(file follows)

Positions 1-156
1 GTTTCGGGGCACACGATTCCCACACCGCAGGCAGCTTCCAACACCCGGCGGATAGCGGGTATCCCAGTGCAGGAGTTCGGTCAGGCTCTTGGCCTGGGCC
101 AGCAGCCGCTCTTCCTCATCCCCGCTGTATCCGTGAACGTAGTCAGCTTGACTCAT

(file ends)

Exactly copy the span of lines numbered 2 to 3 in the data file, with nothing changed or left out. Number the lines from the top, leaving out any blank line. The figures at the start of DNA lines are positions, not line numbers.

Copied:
1 GTTTCGGGGCACACGATTCCCACACCGCAGGCAGCTTCCAACACCCGGCGGATAGCGGGTATCCCAGTGCAGGAGTTCGGTCAGGCTCTTGGCCTGGGCC
101 AGCAGCCGCTCTTCCTCATCCCCGCTGTATCCGTGAACGTAGTCAGCTTGACTCAT